The Baruch Goldstein wife auditions is something that was left of a film that I wanted to make about the Hebron Massacre but never did. The idea was to edit the televized testimonies, given to the investigation commitee formed after the massacre, into a "court tv" kind of film that would expose the infrastructure of the occupation of the Palestinian territories. The film was never made because I could not obtain the rights to the televized testimonies, but one testimony was stuck in my mind - that of the murderer's wife in which she tells how banal everything was the evening before the massacre, how they had supper and how he took the kids in his arms, just like every other night, how she did not expect anything like what he did to happen, how big a surprise it was for her. Then, just before concluding the testimony, she asks the court to give her her husband's pistol which is hers by law, now that he is dead. And this was something that I needed to put in a film, not knowing what it would do or how it would be done - I put it in the box entitled AUGUST. Now it looks very natural to me that it is there.

The scene with kids in keffiyahs and then the kids in Tel Aviv Heights randomly commenting on "Arabs" - can you tell us more about these kids, that incident, and that area?

This was a demonstration of young settlers disguised as Arabs who come from a very good neighborhood in Tel Aviv (probably one of the best socio-economically, where the kids get the best education in the country.) They were trying to demonstrate to the residents what would happen if the Palestinians Right of Return was to be recognized in a future peace treaty. What they did was just put on Arab clothes, and the mere presence of "Arabs" in their neighborhood put the residents in panic. Later when the demonstration was over, I encountered a group of kids who approached the camera and just said a few things about the Arabs and what they think about them and what should be done to them.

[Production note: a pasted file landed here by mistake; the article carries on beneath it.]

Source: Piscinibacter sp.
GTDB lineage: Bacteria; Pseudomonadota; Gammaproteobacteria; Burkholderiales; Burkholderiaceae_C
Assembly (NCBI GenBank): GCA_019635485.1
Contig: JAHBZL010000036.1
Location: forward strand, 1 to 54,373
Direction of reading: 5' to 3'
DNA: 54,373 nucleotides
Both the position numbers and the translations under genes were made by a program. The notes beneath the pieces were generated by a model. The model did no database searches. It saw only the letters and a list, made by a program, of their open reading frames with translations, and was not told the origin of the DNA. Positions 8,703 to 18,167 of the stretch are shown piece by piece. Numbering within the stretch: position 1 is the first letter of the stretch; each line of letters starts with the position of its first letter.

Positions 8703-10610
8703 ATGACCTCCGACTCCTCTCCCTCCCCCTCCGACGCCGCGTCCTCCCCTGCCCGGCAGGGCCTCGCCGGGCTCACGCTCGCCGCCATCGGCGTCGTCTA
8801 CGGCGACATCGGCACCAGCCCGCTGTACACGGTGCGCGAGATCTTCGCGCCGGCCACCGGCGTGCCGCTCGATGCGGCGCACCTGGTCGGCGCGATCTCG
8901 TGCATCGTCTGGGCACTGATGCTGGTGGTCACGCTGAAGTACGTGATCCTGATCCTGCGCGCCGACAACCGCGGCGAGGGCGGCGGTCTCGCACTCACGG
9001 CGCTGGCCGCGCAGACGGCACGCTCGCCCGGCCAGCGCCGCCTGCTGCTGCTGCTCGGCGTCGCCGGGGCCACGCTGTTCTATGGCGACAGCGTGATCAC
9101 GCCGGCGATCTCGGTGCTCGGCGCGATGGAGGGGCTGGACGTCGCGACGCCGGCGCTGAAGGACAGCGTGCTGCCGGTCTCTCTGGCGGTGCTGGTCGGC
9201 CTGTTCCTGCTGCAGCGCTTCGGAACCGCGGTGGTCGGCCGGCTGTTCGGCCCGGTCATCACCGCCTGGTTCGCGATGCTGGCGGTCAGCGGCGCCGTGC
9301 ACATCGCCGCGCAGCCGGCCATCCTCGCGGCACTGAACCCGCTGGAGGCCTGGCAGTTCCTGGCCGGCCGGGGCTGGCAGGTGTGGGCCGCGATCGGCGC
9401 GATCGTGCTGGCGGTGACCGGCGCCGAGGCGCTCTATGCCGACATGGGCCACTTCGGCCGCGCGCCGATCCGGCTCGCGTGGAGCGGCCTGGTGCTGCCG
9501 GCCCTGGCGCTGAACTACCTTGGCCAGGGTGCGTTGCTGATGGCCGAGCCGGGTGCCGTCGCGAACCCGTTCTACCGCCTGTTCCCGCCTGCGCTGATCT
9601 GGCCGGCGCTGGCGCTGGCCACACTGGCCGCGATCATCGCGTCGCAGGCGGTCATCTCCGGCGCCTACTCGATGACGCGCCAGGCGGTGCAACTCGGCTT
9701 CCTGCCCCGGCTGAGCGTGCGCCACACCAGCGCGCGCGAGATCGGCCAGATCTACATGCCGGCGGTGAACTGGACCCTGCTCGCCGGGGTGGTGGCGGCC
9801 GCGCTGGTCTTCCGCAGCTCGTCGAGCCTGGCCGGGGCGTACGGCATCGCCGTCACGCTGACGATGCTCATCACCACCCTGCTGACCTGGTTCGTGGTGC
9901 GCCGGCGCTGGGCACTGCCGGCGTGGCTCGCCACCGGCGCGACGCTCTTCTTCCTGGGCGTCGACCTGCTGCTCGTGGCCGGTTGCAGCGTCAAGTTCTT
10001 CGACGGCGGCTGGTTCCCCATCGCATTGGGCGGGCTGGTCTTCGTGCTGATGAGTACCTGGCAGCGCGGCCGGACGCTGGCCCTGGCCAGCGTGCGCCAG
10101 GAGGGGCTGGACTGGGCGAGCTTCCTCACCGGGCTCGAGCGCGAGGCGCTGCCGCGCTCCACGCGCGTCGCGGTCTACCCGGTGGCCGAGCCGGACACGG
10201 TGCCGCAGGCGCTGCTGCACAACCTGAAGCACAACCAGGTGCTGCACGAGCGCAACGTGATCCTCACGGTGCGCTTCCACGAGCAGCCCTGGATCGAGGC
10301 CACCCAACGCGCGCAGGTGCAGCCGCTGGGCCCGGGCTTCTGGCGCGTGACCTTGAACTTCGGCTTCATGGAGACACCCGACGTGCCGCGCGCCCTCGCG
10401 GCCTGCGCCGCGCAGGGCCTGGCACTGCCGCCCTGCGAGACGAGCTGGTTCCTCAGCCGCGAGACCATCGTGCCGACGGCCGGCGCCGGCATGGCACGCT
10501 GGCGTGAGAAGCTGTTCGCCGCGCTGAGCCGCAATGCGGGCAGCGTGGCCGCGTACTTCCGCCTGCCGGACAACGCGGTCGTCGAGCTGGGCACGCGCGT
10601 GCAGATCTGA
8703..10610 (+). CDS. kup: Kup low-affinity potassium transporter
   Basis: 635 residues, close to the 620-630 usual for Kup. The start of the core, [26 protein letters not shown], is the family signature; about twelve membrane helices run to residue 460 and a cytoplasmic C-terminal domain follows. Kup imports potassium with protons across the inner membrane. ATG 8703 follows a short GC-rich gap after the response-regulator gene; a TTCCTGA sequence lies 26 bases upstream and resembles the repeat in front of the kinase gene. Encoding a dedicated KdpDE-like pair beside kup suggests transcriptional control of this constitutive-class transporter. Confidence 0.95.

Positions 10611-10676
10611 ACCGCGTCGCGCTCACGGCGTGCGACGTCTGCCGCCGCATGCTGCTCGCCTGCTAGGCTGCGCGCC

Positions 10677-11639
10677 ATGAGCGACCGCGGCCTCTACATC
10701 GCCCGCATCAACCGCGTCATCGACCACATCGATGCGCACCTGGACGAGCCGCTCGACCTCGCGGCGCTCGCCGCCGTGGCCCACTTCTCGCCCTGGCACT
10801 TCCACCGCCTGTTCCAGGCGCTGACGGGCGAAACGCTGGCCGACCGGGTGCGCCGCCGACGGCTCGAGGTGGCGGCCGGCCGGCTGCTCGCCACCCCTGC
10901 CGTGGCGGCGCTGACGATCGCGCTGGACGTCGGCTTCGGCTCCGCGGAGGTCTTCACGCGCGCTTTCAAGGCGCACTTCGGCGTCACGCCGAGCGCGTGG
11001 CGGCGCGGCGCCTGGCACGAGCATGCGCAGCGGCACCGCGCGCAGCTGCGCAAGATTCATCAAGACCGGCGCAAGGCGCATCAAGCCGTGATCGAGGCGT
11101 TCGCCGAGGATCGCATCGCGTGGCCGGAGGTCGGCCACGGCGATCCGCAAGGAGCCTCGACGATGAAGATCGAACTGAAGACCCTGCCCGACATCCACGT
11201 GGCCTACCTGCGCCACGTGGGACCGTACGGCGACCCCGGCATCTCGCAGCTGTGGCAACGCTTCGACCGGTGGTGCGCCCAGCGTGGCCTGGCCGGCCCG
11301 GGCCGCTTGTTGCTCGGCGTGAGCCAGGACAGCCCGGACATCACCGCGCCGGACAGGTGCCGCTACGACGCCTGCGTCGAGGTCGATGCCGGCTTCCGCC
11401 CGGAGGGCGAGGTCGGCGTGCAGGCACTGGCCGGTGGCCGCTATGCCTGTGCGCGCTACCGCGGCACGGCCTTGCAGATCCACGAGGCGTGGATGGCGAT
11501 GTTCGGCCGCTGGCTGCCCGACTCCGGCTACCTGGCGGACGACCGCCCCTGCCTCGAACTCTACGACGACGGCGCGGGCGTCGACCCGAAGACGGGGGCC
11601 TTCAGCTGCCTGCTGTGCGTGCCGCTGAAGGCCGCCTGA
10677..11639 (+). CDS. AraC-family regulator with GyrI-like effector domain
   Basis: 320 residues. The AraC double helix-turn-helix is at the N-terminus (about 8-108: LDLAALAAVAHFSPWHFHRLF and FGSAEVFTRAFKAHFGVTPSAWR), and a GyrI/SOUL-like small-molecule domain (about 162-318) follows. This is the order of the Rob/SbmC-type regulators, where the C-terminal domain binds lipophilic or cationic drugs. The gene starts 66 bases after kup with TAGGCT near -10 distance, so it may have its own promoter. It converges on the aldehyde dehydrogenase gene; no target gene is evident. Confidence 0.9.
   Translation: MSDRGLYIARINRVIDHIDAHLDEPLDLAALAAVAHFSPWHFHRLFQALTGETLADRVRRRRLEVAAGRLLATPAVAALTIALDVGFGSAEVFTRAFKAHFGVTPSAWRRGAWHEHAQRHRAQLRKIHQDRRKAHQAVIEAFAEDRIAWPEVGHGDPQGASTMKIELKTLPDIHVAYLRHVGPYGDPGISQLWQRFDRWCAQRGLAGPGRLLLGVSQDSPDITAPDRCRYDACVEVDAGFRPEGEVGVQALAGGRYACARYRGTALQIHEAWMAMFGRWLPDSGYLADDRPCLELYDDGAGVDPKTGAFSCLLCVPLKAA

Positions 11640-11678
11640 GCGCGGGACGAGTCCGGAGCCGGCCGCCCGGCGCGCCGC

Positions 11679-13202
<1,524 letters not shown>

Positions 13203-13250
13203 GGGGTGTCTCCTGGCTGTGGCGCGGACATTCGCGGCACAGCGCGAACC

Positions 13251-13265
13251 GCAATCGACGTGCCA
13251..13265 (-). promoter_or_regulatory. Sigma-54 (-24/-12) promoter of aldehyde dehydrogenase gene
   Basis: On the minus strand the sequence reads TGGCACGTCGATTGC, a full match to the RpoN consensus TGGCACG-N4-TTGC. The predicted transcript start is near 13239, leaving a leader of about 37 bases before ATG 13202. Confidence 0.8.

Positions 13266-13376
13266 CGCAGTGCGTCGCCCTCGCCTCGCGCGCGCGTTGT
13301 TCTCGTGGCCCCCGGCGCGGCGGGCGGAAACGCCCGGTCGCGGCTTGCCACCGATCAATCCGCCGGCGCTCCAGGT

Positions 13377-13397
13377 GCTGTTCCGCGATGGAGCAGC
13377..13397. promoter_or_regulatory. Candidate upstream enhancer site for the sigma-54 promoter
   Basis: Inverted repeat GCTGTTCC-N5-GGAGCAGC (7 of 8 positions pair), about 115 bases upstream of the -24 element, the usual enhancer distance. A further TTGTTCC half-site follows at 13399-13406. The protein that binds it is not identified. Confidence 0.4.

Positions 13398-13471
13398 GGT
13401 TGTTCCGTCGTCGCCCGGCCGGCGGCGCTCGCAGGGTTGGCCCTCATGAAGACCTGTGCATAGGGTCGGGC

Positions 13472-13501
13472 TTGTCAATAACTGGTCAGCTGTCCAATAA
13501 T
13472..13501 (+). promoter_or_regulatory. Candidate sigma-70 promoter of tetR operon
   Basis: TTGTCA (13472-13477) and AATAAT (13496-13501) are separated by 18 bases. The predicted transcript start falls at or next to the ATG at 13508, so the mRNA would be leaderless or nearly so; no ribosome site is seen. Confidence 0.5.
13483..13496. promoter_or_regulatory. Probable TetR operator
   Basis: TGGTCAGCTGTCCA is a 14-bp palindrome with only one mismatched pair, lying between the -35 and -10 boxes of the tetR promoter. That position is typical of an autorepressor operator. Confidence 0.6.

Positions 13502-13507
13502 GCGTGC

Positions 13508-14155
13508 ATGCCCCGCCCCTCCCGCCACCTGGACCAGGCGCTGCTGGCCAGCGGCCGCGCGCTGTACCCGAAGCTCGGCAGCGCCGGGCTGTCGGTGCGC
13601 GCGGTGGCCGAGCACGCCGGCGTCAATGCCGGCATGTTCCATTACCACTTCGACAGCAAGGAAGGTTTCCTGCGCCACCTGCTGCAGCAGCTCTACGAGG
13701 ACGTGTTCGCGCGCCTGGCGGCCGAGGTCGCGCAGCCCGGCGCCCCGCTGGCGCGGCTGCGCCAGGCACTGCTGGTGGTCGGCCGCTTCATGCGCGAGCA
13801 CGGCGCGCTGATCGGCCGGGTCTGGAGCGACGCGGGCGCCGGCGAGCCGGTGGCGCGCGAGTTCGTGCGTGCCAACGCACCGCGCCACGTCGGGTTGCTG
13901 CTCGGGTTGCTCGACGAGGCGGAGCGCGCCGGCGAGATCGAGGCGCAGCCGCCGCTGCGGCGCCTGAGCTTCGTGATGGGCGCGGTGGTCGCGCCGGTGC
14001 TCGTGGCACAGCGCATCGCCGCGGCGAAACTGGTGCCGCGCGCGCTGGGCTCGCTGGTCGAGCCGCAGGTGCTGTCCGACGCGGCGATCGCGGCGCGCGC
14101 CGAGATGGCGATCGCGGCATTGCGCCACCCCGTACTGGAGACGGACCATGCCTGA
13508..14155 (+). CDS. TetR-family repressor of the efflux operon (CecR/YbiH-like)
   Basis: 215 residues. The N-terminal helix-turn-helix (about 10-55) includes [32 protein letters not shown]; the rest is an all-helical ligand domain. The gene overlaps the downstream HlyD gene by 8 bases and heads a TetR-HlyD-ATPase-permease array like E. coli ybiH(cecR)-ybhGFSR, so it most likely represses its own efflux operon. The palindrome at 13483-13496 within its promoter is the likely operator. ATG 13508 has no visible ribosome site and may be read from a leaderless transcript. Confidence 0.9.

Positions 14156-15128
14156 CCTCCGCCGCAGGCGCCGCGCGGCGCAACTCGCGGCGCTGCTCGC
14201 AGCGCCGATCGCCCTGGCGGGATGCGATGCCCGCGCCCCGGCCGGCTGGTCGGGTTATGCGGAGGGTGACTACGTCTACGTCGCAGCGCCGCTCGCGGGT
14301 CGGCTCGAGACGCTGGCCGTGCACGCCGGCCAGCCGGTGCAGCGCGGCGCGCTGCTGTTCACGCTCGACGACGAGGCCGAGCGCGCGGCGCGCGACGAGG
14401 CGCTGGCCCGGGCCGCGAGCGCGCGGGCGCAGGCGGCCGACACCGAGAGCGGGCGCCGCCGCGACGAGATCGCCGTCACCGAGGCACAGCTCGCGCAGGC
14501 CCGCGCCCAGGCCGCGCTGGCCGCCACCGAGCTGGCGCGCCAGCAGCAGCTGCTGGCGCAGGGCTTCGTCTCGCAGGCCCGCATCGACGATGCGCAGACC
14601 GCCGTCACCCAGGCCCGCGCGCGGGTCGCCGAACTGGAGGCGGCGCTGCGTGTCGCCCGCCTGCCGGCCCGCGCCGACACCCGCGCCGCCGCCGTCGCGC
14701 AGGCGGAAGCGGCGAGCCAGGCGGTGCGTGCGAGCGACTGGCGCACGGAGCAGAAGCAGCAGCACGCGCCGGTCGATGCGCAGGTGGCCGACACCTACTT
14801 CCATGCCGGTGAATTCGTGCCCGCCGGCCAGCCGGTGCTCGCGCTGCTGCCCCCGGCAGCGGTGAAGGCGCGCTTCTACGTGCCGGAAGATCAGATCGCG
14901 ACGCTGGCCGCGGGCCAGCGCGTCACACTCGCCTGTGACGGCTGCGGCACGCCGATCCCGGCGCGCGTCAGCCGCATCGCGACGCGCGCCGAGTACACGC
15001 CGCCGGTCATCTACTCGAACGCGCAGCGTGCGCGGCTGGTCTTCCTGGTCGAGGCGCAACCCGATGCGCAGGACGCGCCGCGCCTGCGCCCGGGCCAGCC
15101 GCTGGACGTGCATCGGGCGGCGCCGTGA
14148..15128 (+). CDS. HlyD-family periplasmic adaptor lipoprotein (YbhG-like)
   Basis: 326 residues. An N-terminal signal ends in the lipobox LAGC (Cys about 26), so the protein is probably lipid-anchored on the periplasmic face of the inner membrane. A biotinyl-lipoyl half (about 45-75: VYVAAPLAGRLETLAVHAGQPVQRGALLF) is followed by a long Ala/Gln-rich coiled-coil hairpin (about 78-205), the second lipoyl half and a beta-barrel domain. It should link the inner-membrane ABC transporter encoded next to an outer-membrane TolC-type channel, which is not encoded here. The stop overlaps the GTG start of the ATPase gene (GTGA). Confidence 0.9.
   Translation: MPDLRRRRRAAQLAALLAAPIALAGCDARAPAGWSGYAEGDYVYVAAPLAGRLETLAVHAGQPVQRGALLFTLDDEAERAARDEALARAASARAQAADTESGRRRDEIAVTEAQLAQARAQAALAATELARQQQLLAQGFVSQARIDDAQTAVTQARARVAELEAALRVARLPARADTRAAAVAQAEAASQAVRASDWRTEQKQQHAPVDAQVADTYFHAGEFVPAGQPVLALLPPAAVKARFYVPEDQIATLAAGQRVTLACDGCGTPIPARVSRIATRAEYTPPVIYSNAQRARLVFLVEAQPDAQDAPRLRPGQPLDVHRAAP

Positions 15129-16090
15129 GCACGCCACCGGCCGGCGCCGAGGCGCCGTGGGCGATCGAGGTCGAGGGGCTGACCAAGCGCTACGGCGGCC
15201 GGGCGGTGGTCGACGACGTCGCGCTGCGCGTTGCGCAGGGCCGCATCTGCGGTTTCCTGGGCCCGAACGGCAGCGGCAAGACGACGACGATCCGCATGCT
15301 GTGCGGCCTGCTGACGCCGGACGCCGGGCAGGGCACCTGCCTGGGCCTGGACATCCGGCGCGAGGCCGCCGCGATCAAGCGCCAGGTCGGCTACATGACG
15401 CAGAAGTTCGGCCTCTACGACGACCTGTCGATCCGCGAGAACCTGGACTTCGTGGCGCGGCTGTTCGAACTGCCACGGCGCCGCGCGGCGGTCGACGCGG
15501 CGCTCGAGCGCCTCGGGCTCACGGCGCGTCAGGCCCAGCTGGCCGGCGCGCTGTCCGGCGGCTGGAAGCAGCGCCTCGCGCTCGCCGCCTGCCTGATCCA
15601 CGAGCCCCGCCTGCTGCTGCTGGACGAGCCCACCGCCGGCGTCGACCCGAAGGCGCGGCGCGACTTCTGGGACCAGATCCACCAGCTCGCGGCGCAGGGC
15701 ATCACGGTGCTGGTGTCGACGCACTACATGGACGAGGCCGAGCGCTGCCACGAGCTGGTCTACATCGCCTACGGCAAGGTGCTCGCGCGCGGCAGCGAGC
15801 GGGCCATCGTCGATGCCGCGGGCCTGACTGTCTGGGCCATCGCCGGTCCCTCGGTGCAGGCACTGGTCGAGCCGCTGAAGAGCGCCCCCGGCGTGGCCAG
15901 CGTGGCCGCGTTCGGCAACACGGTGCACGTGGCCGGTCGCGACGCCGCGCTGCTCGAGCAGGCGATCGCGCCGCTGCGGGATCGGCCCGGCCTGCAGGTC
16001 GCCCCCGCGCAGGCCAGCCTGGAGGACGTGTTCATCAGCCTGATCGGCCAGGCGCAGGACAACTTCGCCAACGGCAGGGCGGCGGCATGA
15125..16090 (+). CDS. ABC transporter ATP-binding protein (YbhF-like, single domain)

The scenes with military personnel are also very striking to an audience - what were your feelings while shooting these scenes?

Basically, I feel that the military and the police are overdoing their job and are enjoying the power that is given to them in view if the security situation in Israel. But those scenes are significant for me because of my own behavior and I find it hard to watch them without feeling embarassed of my own conduct and aggression. This does not mean that I thought they were right in trying to stop me from shooting. I think that they were too lazy to recognize that in front of the security's temporary needs there are also some democratic basic needs.

In states like Israel, where there is a "situation" that allows the state to empower its forces with greater authority that ususal, a lot of times the reasons for the empowering of the forces are forgotten and this becomes a permanent and supposedly "normal" status. Israel still has in its law books a group of laws that were issued by the British Mandate during the 2nd World War, called "Emergency Laws" - basically, according to those laws the state can do anything. In practice, those laws are exercised only against Arab citizens of the state and against Palestinians from the occupied territories.

If someone wanted to learn more or "do something" - what might you suggest?

My pessimist feeling is that nothing can be really done. Of course, humanitarian aid is needed in the Occupied Territories, and if you can change a few of your friends wrong ideas about the "situation" - it can be good. But it is up to the two peoples that reside in Palestine/Israel to find a way to live together. Apparently at the moment, they are too busy spilling each others' blood to find the time to think about the future.